The Beatles: Rock Band debuts to solid but not stellar sales

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Apparently, love isn’t all you need.

The Beatles: Rock Band, Viacom Inc.’s highly anticipated and pricey video game based on the music of the biggest-selling rock band of all time, drew a healthy but hardly standing-room-only crowd.

In September, its first month in release, the game sold 595,000 units in the U.S., according to the NPD Group.


That’s bigger than the first month sales of either 2007’s Rock Band or 2008’s Rock Band 2, but far below the best launches in the genre and some analysts’ estimates.

2007’s Guitar Hero III, for instance, sold 1.4 million units in its first six days on sale in October 2007.

Analyst Michael Pachter of Wedbush Morgan Securities had estimated that The Beatles: Rock Band would sell 1.3 million units last month. Jesse Divnich, director of analyst services for Electronic Entertainment Design and Research (EEDAR), estimated the game would sell 1 million units.

But Anita Frazier, an analyst at NPD, said initial sales for The Beatles: Rock Band were ‘very strong.’

Although it’s difficult to know what Viacom’s expectations for the game were, initial sales didn’t demonstrate that it had reached a wide range of gamers or Beatles fans. The month’s top-selling game, Halo 3: ODST, sold 1.5 million units, nearly three times as many as The Beatles: Rock Band.

However, Guitar Hero 5 came in a little behind the Beatles game, selling 499,000 units, according to NPD. Publisher Activision Blizzard Inc. had offered a free copy of December’s Guitar Hero: Van Halen to those who bought Guitar Hero 5 in its first month in an apparently unsuccessful attempt to boost interest.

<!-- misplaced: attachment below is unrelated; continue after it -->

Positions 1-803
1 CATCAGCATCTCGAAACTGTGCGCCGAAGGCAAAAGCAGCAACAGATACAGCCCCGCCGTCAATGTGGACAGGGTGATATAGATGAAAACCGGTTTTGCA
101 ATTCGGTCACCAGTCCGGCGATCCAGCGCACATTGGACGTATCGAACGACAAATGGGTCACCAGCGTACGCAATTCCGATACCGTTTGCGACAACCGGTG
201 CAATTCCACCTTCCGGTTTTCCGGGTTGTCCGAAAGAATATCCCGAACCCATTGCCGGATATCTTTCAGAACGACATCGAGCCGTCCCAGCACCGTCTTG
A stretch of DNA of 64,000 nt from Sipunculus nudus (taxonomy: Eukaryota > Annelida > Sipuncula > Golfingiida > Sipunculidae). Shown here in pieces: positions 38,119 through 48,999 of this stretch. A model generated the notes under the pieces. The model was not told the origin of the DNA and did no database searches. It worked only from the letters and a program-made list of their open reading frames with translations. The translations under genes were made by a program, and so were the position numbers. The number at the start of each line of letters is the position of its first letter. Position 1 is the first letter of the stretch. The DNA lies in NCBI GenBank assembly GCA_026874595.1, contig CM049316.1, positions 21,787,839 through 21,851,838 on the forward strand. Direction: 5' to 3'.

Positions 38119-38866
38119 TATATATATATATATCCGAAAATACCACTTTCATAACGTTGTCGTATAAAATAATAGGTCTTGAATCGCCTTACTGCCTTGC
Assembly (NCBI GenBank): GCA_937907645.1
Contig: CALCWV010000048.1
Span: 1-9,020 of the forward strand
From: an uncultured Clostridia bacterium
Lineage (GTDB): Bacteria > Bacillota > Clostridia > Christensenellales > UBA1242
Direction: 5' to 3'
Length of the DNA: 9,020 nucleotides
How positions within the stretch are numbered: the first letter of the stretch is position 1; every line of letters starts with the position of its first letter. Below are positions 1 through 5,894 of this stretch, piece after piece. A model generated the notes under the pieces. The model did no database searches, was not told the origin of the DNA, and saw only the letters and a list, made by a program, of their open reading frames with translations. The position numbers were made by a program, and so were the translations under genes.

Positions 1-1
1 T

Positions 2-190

Both games’ far-from-stellar sales were undoubtedly affected by continued sluggishness in the video game industry. With a number of big new releases and an easy comparison with 2008, EEDAR had projected that U.S. video game software sales would rise 16% last month. Wedbush Morgan had projected 21%. NPD reported, though, that they actually grew just 5%.


Viacom guaranteed at least $10 million to the various rights holders to the Beatles’ music and likenesses in exchange for all of the rights associated with the game, according to people familiar with the deal terms. Several people involved expected royalties to ultimately reach $40 million or more.

Despite the sizable royalty payments, Viacom has been counting on the Beatles game to turn around the significant losses it has experienced from its investments in the first two Rock Band video games.

The company is also counting on revenue from track downloads to improve the Beatles game’s overall profitability. MTV Games, the Viacom division that publishes Rock Band titles, said the first Beatles song available for download, ‘All You Need Is Love,’ had sold more than 100,000 copies so far.

Update (5:02 PM): For a more detailed analysis of the overall video game industry performance in September, check out the Times’ technology blog.

Update (12:26 AM, Oct. 20): For more, see the story in today’s Times.

-- Ben Fritz

Related: Viacom hoping the Beatles will change its money-losing ways in video games